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[9] At least some shareholder advisers take the position they have “firewalls” within their organizations to prevent conflicts of interest. See, for example, ISS Brochure, last updated March 30, 2011, available at The effectiveness of such firewalls, however, has been questioned. See, for example, Proxy Advisory White Paper, supra at note 8, at page 46.
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[10] This is especially true at those corporations that require a majority vote for a director to be elected. According to a recent report, approximately 75 percent of the S&P 500 now have a majority vote standard for the election of directors. On the other hand, for public companies outside the S&P 500 it appears that approximately two-thirds continue to have plurality voting for directors. See, for example, “Building a Better Proxy Vote” (July 11, 2011) at
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[11] Under a law such as Delaware’s General Corporation Law (see Section 102(b)(7)) directors may also be exempted from liability to the corporation provided they have performed in good faith and meet certain other criteria.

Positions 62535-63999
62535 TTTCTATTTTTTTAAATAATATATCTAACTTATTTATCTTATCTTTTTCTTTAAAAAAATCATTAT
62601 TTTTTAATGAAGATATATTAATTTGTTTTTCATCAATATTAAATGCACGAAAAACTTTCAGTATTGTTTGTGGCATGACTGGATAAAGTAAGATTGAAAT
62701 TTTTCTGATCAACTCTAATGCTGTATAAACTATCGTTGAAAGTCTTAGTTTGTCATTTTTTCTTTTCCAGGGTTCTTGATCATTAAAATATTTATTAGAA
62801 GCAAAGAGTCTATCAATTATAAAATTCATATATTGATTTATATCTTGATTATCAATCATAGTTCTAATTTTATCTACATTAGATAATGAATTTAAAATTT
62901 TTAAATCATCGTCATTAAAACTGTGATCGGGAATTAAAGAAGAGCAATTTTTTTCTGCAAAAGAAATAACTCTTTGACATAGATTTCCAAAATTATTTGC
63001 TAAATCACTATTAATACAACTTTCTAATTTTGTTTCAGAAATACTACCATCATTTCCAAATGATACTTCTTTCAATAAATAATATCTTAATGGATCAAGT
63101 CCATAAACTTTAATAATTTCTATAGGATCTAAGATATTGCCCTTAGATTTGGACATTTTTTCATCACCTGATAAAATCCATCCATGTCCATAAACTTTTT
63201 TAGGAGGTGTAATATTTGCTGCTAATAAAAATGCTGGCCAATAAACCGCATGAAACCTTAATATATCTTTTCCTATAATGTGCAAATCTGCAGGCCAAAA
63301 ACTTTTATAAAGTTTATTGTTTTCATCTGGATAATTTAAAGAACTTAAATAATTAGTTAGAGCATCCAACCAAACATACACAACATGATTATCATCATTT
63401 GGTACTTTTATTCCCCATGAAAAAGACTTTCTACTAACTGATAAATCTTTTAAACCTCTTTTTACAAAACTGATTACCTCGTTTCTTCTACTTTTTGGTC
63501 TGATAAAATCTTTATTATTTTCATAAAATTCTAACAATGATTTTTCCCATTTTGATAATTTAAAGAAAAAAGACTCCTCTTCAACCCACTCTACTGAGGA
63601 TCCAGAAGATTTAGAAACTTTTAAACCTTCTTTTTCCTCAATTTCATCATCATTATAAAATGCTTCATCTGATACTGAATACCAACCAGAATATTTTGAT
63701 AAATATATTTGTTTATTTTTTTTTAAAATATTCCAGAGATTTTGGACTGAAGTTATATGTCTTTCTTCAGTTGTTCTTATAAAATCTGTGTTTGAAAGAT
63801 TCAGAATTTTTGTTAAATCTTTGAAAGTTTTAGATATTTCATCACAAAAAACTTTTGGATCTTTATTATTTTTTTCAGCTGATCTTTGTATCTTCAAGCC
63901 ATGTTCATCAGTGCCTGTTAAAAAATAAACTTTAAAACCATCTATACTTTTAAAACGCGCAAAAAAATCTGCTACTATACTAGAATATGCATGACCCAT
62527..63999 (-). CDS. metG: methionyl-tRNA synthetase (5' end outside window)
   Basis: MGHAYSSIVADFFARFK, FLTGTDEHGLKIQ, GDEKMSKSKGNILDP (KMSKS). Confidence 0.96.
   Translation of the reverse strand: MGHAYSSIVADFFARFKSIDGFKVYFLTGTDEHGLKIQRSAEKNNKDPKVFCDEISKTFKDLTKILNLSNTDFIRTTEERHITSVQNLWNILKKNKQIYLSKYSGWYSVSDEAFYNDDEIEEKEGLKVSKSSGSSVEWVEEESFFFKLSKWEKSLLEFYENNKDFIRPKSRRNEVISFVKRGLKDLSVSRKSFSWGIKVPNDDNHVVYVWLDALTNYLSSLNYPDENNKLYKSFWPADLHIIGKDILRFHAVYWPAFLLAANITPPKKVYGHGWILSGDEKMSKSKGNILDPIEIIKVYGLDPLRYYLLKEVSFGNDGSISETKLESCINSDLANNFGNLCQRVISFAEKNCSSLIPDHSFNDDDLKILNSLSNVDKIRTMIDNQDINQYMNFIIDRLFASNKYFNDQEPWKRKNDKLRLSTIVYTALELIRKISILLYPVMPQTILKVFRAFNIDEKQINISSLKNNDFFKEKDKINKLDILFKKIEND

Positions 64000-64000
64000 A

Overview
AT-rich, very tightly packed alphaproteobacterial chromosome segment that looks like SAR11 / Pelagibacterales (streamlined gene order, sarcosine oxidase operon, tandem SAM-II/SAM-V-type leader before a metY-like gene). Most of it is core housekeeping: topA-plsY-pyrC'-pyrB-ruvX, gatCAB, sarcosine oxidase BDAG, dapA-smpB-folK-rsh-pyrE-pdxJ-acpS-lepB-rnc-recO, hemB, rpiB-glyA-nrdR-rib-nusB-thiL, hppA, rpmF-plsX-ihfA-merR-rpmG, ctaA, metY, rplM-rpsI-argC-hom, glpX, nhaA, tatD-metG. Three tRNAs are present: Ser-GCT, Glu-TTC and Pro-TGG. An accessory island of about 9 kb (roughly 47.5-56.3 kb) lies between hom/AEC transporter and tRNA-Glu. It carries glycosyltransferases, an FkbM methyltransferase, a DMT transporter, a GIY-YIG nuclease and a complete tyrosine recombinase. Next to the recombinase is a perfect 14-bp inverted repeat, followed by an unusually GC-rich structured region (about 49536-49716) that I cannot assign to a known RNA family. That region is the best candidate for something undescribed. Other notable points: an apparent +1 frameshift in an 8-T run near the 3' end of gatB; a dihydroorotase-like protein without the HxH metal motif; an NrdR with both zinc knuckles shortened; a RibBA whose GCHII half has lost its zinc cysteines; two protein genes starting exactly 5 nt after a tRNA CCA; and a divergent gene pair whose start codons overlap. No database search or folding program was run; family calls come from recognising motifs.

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[12] According to the Equilar survey, supra at note 3, of the 38 companies with negative votes on say-on-pay, approximately 73 percent were below the median total shareholder return for 2010 for the 2,252 companies included in the Equilar study. Approximately 87 percent of the companies receiving a majority of negative votes were below the three-year median TSR for the same companies. A typical report by a shareholder advocate, such as ISS, starts with a presentation of the short-term performance (one to three years) of the stock of the corporation in question before the report makes its recommendations, including its recommendation as to the say-on-pay vote.